Dreams mainly occur in the rapid-eye-movement (REM) stage of sleep—when brain activity is high and resembles that of being awake. REM sleep is revealed by continuous movements of the eyes during sleep. At times, dreams may occur during other stages of sleep. However, these dreams tend to be much less vivid or memorable. The length of a dream can vary; they may last for a few seconds or approximately 20–30 minutes.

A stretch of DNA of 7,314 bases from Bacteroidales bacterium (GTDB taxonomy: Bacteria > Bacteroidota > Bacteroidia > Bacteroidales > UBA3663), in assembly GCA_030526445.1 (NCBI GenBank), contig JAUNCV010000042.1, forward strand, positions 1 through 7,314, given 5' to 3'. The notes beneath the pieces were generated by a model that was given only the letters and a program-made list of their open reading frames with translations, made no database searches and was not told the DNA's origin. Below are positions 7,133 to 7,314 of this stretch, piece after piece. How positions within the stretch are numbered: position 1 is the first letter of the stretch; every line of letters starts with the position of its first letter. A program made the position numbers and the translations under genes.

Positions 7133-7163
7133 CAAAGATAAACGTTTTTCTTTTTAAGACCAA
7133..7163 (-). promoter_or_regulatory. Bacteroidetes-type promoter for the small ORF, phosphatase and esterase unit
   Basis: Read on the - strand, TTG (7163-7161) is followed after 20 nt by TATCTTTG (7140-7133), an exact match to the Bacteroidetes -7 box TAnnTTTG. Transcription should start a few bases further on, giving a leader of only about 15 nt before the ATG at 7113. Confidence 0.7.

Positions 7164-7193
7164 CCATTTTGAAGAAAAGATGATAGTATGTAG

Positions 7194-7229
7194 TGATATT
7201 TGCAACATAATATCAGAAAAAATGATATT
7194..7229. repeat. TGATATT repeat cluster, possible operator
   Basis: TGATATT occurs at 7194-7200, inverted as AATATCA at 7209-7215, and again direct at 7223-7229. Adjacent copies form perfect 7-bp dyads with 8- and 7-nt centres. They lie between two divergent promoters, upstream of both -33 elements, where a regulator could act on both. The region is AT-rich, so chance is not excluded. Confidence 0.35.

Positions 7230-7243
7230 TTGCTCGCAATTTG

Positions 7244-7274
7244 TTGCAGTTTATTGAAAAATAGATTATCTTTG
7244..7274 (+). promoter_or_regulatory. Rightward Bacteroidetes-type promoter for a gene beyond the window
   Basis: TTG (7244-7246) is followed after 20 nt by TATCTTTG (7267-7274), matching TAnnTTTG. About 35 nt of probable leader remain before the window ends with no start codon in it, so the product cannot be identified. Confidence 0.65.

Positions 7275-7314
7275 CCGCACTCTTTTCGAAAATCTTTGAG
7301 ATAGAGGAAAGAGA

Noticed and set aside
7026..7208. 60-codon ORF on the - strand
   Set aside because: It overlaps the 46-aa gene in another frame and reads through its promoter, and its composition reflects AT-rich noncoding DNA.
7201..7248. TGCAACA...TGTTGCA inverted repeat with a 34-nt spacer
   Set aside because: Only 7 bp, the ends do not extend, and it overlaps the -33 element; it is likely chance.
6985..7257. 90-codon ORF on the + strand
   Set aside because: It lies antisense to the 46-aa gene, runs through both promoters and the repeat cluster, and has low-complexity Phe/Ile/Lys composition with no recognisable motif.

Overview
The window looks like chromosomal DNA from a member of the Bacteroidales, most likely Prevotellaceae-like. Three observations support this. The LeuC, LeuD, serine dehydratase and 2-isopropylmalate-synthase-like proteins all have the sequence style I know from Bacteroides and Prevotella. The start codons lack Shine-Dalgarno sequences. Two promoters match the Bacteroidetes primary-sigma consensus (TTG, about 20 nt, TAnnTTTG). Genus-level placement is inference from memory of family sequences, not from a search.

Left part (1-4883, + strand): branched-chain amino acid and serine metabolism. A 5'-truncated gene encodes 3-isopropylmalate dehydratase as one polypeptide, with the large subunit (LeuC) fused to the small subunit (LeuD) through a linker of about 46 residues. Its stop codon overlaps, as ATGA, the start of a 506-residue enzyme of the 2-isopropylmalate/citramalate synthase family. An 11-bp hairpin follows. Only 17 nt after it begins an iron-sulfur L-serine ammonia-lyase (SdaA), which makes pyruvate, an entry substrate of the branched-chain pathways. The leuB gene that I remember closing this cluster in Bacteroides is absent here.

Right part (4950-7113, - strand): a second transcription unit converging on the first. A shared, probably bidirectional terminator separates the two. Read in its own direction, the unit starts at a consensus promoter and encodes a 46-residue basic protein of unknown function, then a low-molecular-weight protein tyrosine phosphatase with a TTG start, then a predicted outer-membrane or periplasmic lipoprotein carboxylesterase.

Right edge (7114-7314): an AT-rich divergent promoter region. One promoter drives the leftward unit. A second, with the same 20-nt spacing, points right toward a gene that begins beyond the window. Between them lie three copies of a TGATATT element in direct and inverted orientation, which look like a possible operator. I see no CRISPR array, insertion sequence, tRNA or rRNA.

People are more likely to remember the dream if they are awakened during the REM phase. The average person has three to five dreams per night, and some may have up to seven; however, most dreams are immediately or quickly forgotten. Dreams tend to last longer as the night progresses. During a full eight-hour night sleep, most dreams occur in the typical two hours of REM. Dreams related to waking-life experiences are associated with REM theta activity, which suggests that emotional memory processing takes place in REM sleep.